Ring Removal

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    Ring Removal

    Over the past week, we’ve had a strange uptick in number of patients presenting to the ER with rings stuck on their finger. This is a quick review on the options that you have regarding how to remove them. Assuming your patient has tried soaking their hand, and tried soap to remove it, there are a few options on what you can do next.

    Option #1: The Cutter

    This is your bread and butter approach; the ring cutter. Here in the Sinai ED, the ring cutter is kept in the Resus medicine room, locked in the hazmat cabinet. A nurse can remove the hazmat key from the Pyxis (just make sure you give it back!). The use of the ring cutter is self explanatory; slide the prongs under the finger, and either hand crank or use the mechanical drill. Another option is the Leatherman Raptors, a multi-tool that has built in ring-cutters. Benefits: Fast and painless. Drawback: the ring will be destroyed, may or may not be reparable.

    Option #2: The Magic Trick

    This wizardry is a well appreciated method that allows you to remove the patient’s ring without causing any damage to their jewelry. It involves wrapping the finger (distal to proximal) with some string or floss, passing it under the finger, and slowly sliding the ring off. The wrapping needs to be done tightly, to reduce the edema of the finger. In the emergency room, the elastic strap from a nonrebreather mask works well.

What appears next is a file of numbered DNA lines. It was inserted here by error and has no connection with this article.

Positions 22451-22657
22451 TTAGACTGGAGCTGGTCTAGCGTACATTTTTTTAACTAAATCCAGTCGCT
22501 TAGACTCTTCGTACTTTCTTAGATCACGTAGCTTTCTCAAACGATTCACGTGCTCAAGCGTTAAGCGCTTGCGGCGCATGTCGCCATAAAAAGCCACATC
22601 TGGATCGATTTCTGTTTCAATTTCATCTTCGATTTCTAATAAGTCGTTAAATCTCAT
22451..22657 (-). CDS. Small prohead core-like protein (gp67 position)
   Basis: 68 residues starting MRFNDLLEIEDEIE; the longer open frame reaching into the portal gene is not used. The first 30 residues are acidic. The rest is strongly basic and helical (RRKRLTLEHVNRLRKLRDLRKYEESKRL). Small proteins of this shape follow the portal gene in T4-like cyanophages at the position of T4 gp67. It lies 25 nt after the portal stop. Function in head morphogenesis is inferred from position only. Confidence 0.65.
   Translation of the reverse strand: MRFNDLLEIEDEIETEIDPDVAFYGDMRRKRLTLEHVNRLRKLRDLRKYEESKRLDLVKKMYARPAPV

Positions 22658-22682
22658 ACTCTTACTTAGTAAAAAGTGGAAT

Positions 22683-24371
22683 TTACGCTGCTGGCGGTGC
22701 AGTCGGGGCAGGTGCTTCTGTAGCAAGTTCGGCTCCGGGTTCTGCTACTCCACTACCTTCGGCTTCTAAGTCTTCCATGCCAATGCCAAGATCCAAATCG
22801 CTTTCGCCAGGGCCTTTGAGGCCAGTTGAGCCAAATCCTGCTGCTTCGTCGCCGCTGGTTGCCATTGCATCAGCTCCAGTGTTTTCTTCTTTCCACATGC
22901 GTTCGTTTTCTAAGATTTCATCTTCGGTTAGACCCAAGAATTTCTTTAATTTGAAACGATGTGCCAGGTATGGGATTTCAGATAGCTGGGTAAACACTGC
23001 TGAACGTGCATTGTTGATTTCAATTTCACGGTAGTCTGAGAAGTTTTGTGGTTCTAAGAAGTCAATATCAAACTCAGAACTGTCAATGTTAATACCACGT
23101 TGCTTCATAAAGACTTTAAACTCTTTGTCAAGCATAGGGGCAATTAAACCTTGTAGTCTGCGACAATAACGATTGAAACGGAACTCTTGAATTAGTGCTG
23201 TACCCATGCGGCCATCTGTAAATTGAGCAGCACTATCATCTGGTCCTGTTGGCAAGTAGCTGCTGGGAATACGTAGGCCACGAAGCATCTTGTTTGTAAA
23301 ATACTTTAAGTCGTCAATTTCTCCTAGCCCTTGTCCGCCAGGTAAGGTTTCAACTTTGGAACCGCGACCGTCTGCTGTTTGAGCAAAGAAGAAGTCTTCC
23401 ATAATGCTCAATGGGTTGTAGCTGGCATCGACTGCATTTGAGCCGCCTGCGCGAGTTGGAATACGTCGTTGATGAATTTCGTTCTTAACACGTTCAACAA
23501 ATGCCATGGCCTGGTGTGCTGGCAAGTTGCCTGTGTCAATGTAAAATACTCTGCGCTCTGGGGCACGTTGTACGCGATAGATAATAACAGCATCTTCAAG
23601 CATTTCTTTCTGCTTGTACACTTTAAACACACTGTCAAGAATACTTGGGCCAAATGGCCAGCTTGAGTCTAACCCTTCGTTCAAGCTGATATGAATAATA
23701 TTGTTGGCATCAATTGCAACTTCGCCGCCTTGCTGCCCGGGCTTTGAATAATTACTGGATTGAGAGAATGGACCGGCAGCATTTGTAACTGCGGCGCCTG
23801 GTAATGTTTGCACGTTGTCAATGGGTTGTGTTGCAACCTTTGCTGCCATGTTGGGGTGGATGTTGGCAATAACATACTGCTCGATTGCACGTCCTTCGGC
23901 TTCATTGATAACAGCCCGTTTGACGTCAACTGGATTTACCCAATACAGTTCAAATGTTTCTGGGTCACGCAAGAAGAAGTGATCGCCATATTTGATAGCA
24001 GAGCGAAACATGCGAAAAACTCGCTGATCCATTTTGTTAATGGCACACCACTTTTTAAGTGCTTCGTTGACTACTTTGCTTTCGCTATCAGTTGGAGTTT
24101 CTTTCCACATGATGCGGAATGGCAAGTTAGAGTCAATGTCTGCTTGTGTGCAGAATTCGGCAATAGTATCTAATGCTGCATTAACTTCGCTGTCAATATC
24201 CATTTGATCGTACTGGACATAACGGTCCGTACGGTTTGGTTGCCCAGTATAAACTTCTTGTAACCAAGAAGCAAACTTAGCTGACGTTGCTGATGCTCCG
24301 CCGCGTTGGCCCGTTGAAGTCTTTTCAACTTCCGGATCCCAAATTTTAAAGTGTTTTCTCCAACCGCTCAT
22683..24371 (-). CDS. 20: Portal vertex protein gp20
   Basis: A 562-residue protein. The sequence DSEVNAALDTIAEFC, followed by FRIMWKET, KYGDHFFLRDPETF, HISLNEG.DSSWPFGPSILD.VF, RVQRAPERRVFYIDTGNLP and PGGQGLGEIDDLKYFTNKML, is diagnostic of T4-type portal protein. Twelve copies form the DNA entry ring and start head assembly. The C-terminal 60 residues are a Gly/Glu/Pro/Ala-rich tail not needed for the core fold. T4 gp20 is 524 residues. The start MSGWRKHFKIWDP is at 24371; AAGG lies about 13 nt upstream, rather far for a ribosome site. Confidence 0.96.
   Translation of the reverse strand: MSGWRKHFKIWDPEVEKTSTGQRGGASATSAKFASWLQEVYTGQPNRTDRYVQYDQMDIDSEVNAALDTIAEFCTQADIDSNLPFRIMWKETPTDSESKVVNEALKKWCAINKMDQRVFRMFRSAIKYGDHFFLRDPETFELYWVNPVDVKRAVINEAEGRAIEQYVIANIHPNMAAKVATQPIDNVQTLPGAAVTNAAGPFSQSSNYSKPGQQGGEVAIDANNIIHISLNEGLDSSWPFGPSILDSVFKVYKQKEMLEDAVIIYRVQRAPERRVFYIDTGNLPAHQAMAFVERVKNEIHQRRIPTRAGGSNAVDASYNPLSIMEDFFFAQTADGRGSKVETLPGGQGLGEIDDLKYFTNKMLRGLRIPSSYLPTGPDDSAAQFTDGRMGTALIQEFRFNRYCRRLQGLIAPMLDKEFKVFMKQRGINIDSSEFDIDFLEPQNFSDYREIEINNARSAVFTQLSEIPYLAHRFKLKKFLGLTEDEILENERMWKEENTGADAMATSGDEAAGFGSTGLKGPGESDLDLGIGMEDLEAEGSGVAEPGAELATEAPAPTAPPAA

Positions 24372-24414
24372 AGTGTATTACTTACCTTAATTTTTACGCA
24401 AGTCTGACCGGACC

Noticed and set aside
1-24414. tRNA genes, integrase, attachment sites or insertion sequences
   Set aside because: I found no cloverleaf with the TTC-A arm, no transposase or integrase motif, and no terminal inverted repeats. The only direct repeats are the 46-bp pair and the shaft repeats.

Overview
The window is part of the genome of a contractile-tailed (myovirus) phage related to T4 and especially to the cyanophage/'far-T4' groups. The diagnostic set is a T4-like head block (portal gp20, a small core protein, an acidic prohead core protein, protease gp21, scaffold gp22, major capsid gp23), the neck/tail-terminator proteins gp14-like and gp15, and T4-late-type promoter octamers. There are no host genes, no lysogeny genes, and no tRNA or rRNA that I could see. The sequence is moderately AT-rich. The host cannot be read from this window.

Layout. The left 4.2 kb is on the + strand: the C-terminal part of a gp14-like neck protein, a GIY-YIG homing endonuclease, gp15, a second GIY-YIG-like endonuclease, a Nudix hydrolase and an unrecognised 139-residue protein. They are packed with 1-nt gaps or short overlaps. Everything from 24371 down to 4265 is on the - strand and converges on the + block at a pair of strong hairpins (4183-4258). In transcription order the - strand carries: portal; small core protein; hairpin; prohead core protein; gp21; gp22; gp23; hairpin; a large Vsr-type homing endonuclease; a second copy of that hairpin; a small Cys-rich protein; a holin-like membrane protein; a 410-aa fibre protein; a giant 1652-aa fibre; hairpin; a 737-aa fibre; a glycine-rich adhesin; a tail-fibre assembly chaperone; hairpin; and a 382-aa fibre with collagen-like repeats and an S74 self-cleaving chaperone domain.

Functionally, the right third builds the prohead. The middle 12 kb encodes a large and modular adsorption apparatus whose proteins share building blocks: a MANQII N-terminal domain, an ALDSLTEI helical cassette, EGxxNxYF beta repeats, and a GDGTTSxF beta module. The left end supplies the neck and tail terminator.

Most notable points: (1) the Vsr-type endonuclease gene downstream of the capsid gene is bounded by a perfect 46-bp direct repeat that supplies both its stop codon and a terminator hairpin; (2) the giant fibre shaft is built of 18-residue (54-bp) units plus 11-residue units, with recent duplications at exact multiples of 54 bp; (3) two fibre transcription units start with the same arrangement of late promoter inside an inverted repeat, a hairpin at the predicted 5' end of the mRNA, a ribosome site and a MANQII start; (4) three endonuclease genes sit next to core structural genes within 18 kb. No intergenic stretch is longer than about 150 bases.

It is a more time consuming manner of removing a ring; I find it a worthwhile try if the patient tells you their ring holds significant sentimental value. It should be your go-to method if you find the patient’s ring is made of a material that cannot be cut.  Please see the bottom of this post for an excellent ALiEM video demonstrating this technique.

    Important to note:  Rings of different alloys may not be able to be cut with conventional methods. Titanium is notoriously difficult to cut, and it may even be necessary to get FDNY involved (or if possible, try hospital bolt cutters!). Tungsten and ceramic shatter into pieces, and can cause secondary injuries. Gold is very malleable, and is easier to cut. 

     

     

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